Recently, in Tallahassee, FL there was a conference entitled Instilling Hope and it was attended by over 300 participants. Instilling Hope was about how to become informed about trauma, more specifically, be trauma informed. Participants from the Department of Children and Families, hospice, the faith community, addictions, and law enforcement to name a few received valuable information to take back to their places of business to begin educating others. Trauma informed care is not a new phenomenon yet; more attention has been given to it because of the circumstances in which we live. It is crucial to be able to understand what trauma informed care is, in order to deal with those the community comes in contact with on a daily basis. As an advocate, a social worker, an addictions counselor, a law enforcement officer, or anyone who works with a vulnerable or at risk population, trauma informed care is essential to effective interaction and provision of assistance.
Trauma-informed care is an approach to engaging people with histories of trauma that recognizes the presence of trauma symptoms and acknowledges the role that trauma has played in their lives.
Trauma can be the result of something that occurred at the infant stage to something experienced as an adult. There could be experiences of physical, sexual or emotional abuse and can occur across generations. The person may feel helpless or hopeless, isolated and confused and this is why it is imperative to become trauma-informed because no one knows when they will come face-to-face with someone who has been affected. The truth of the matter is that everyone in their life has experienced some kind of traumatic event, whether personally, or it was witnessed or just heard about it. The effect may not be the same across the culture, but something may have changed after this experience. The goal is to promote trauma-informed programs, practices and services so that no one is labeled unfairly and put into a category they don’t belong.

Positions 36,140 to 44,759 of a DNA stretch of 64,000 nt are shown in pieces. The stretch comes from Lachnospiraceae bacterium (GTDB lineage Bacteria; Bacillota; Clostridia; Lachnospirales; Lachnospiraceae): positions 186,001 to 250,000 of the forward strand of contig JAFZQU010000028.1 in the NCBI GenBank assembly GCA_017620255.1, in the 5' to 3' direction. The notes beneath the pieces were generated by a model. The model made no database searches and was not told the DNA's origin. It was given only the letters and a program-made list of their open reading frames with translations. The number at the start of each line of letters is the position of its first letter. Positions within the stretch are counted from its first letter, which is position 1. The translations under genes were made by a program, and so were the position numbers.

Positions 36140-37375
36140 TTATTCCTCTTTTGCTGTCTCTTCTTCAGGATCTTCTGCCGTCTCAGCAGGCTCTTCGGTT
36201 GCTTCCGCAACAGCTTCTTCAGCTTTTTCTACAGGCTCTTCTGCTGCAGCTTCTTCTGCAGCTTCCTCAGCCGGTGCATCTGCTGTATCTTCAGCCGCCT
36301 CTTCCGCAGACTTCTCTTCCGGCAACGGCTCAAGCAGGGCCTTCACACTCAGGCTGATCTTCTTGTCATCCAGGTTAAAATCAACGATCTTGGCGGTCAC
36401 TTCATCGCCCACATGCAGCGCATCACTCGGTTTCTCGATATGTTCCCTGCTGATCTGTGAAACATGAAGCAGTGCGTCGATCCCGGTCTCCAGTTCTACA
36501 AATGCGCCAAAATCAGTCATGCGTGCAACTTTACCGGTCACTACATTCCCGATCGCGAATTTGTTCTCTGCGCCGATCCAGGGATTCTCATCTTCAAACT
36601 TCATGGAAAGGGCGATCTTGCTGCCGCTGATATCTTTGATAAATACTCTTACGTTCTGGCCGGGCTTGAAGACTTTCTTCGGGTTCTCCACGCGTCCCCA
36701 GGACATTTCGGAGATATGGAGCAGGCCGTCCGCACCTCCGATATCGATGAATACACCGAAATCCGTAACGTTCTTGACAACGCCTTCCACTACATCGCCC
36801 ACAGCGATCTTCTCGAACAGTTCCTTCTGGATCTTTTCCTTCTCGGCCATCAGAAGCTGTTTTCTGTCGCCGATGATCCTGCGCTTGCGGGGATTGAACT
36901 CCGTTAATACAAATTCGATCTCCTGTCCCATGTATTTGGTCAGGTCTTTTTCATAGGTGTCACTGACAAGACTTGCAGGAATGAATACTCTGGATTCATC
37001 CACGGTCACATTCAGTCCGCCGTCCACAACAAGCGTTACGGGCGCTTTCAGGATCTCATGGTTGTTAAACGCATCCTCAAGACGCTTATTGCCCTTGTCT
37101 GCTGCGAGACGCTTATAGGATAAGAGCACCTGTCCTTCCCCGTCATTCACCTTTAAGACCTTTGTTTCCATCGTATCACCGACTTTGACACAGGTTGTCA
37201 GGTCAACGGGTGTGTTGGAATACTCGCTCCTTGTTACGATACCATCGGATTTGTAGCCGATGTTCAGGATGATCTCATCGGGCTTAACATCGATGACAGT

As an advocate for victims of crime, it is imperative not to just look at what is presented but what the underlying issues could be. If those who work with victims don’t understand that there could be “more to the story”, they may neglect to get to the root of the problem where real help and healing can occur. It may take some time and patience and understanding of trauma informed care to truly provide for those who need it most. Sometimes if there is no understanding, there may be a rush to judgment or a feeling that he or she is “just another (drug addict, prostitute, victim of domestic violence, etc)”, without looking at what may have or may be occurring in their lives. In order to advocate properly at any level, there must be an emphasis on becoming trauma informed to give true help to the hurting.
The Trauma Informed Care Network in Tallahassee has regular work group meetings with those who work and live in the community and provides training and discussions about this topic to benefit those who need it most. The need is great and many other communities see the need and are moving forward in this journey.